Female preferences for acoustic and olfactory signals during courtship: Male crickets send multiple messages

Leigh Simmons, Melissa Thomas, Freddy Simmons, M. Zuk

    Research output: Contribution to journalArticle

    34 Citations (Scopus)

    Abstract

    Males can produce complex sexual signals, often in different sensory modalities. The information conveyed by multiple signals, and the degree to which multiple signals interact in influencing female mating decisions, is not well understood. Male crickets produce 2 signals during courtship, an acoustic signal or courtship song, and a contact olfactory signal in the form of a blend of hydrocarbon compounds secreted onto the cuticle. We used selection analyses to examine the form of female preferences acting on these 2 sexual signals in the Australian field cricket Teleogryllus oceanicus. Both signals were subject to significant nonlinear preferences. Cuticular hydrocarbon profiles were subject to disruptive female preferences, with males exhibiting average cuticular hydrocarbon profiles experiencing the lowest mating success. In contrast, courtship song was subject to directional preferences, whereby males with high sound content in the trill element of the song, and to a lesser extent the chirp element, had the greatest mating success. Across males, the attractiveness of cuticular hydrocarbons was not correlated with the attractiveness of courtship songs, indicating that these signals convey multiple messages. Previous work on T. oceanicus suggests that courtship song may be a condition-dependent signal of good genes, whereas cuticular hydrocarbon profiles may provide cues to genetic compatibility. We found that olfactory and acoustic cues had equal weight in predicting the probability of male mating success. Interactions between cuticular hydrocarbon and courtship song attractiveness may help explain the maintenance of genetic variation found in these sexual traits. © 2013 © The Author 2013. Published by Oxford University Press on behalf of the International Society for Behavioral Ecology. All rights reserved.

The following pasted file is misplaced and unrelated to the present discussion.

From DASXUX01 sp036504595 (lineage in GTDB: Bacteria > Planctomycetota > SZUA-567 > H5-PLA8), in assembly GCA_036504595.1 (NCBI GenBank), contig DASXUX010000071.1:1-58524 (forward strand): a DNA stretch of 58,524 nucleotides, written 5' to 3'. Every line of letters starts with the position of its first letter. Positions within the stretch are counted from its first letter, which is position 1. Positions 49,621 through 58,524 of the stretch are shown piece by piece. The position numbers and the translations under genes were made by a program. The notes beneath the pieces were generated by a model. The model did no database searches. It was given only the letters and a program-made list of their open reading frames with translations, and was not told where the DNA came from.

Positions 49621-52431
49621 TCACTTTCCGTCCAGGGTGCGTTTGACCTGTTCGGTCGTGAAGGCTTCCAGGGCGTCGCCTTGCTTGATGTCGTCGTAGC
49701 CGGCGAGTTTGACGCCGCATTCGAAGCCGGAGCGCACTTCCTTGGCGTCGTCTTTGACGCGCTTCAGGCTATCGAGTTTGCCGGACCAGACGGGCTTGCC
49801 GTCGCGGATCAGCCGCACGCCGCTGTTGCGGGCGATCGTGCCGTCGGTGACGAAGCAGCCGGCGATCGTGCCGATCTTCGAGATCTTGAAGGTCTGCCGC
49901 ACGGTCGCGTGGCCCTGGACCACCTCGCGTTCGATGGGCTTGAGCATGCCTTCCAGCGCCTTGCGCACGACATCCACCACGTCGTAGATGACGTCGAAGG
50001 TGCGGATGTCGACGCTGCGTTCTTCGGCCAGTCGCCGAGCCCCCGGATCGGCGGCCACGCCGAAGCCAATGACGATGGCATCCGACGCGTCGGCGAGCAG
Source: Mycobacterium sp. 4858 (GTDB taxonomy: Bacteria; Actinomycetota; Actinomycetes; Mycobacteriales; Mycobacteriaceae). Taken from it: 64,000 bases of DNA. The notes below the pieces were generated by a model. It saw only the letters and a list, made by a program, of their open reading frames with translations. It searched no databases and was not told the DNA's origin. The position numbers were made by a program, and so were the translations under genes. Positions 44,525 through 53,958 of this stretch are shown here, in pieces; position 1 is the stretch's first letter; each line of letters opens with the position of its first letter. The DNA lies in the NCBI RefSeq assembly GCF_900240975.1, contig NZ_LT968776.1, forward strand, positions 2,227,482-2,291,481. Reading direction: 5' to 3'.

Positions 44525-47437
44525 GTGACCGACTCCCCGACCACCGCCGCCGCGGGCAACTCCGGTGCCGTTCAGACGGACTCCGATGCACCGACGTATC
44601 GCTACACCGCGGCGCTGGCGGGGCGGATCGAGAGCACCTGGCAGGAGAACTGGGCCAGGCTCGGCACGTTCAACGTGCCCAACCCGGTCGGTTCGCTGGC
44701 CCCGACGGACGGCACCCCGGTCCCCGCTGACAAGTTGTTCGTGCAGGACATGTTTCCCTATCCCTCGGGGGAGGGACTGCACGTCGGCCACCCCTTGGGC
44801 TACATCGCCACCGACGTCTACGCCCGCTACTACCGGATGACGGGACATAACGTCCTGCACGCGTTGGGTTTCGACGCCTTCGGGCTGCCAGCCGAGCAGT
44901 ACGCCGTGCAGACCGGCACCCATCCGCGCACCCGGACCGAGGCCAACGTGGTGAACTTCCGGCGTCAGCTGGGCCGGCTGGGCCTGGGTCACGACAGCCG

Original languageEnglish
    Pages (from-to)1099-1107
    JournalBehavioral Ecology
    Volume24
    Issue number5
    DOIs
    Publication statusPublished - 2013

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